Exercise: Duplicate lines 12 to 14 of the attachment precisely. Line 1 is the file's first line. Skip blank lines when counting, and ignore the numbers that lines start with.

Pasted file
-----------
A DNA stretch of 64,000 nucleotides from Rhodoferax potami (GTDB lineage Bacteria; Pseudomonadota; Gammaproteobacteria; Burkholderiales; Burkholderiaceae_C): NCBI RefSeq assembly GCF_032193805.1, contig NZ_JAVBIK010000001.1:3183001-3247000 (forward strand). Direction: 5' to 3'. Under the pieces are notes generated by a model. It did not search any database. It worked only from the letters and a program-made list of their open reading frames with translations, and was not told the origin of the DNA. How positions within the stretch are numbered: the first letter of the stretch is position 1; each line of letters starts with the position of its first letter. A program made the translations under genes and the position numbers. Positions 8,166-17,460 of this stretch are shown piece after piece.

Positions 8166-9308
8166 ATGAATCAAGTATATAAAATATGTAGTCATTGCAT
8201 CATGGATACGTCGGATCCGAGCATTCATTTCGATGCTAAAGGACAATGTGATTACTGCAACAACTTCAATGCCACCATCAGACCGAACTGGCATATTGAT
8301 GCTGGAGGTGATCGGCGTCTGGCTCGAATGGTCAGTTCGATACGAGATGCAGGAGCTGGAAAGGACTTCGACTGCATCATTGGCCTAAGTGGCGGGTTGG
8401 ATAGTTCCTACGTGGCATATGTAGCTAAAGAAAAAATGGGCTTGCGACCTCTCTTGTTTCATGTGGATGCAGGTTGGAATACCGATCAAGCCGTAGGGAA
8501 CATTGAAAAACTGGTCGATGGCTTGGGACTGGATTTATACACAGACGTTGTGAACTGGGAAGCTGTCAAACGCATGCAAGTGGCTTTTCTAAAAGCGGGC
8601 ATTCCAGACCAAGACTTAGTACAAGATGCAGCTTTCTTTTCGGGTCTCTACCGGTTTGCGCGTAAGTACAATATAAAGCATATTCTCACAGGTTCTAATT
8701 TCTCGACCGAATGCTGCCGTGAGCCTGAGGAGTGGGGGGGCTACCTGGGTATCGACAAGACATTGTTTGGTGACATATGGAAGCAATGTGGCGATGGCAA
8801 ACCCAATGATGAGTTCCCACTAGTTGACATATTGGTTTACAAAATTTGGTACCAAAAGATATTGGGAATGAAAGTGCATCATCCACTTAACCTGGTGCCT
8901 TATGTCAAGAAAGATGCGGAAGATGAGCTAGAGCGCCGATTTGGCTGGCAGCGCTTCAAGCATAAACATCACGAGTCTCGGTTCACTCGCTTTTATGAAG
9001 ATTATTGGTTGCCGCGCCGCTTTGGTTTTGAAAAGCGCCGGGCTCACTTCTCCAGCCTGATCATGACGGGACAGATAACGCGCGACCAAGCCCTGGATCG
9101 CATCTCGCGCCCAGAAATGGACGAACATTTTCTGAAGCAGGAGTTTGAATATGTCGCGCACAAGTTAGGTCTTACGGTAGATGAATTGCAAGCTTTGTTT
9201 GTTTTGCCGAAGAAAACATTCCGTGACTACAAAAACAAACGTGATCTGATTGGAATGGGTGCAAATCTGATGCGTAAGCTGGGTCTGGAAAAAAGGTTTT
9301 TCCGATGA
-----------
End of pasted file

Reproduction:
9001 ATTATTGGTTGCCGCGCCGCTTTGGTTTTGAAAAGCGCCGGGCTCACTTCTCCAGCCTGATCATGACGGGACAGATAACGCGCGACCAAGCCCTGGATCG
9101 CATCTCGCGCCCAGAAATGGACGAACATTTTCTGAAGCAGGAGTTTGAATATGTCGCGCACAAGTTAGGTCTTACGGTAGATGAATTGCAAGCTTTGTTT
9201 GTTTTGCCGAAGAAAACATTCCGTGACTACAAAAACAAACGTGATCTGATTGGAATGGGTGCAAATCTGATGCGTAAGCTGGGTCTGGAAAAAAGGTTTT